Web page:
It’s not that I want to live in the nineteenth century, Gentle Reader. I am rather well-educated, so I know the issues and dangers of the time for anyone who is not-white, not-male, not-heterosexual, not-rich, not-vaccinated. But, O, how I want to visit the nineteenth century!
I have always been a bit of an Anglophile, obsessed since I was very young with nineteenth-century (and, let us all be honest, any century) England. But the nineteenth century, with its parade of gowns and bustles, its dark underbelly and its bright exterior, there was a dichotomy to be explored there. It is no accident I ended up receiving a Ph.D. in nineteenth-century literature, but perhaps the fashion part was a bit of a surprise to everyone, including myself.
In past blogs, I’ve discussed how fashion is often considered to be anti-feminist. To be girly is to be a bad woman. Yet what we should see is how fashion empowers the people who wear it, and how it should empower the people who create it, from design to textile to execution to accessorizing. It is, and always has been, an enormously powerful and lucrative industry, from the nouveau riche cotton industrialists (see North and South by Elizabeth Gaskell) to the plight of the seamstress (see Ruth by Elizabeth Gaskell) to those who create and decorate the hats for women to wear (see The House of Mirth by Edith Wharton). The industry controls us in ways we cannot even fathom (see The Devil Wears Prada, or, if you’re in the mood for something heavier, Roland Barthes’s The Fashion System): we market ourselves, and our ideology, through the clothing we put on our body. When we pay any sort of attention to what that clothing is–show me anyone over the age of twelve who really does not choose his or her own clothing, or pays no attention to that clothing he or she puts on, and I will Renounce Bacon For A Year–we find ourselves within the Fashion System. And when we decide to pay more than a little bit of attention to our clothing?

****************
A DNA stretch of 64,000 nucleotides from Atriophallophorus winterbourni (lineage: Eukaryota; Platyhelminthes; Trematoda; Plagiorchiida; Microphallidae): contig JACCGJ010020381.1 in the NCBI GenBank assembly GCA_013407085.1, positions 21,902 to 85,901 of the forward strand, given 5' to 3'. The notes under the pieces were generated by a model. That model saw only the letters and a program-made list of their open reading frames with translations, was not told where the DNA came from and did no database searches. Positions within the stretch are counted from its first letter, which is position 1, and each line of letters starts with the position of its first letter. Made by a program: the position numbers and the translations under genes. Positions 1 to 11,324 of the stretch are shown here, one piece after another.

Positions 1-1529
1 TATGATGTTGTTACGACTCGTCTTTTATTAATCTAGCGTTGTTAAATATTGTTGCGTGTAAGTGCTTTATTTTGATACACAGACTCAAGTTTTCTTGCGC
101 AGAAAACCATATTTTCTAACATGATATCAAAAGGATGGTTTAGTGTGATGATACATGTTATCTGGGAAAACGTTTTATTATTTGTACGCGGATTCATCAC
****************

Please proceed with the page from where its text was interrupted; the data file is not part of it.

We participate in what I’d like to call The Fashionable System.
Roland Barthes might pooh-pooh my play on his title, and perhaps, Gentle Reader, I am not the first to say such. But I discovered I look adorable in bootcut jeans because sometime in the past few years, someone, somewhere, made them fashionable (again) and available (again). Notice I stress again. Fashion is cyclical; one of my favorite in-class exercises to perform with students is to point out the historical moment their clothing is inspired by. Double-stranded headband? Welcome to the Regency Era, itself inspired by Grecian and Roman dress. One shoulder dress? See the 1970s, or the Greco-Roman influence once more. Carwash skirts, and sharkbite hems? We’ve seen it all before, and we will see it all again.
Rue the day, Friends, RUE THE DAY when They bring back neon.
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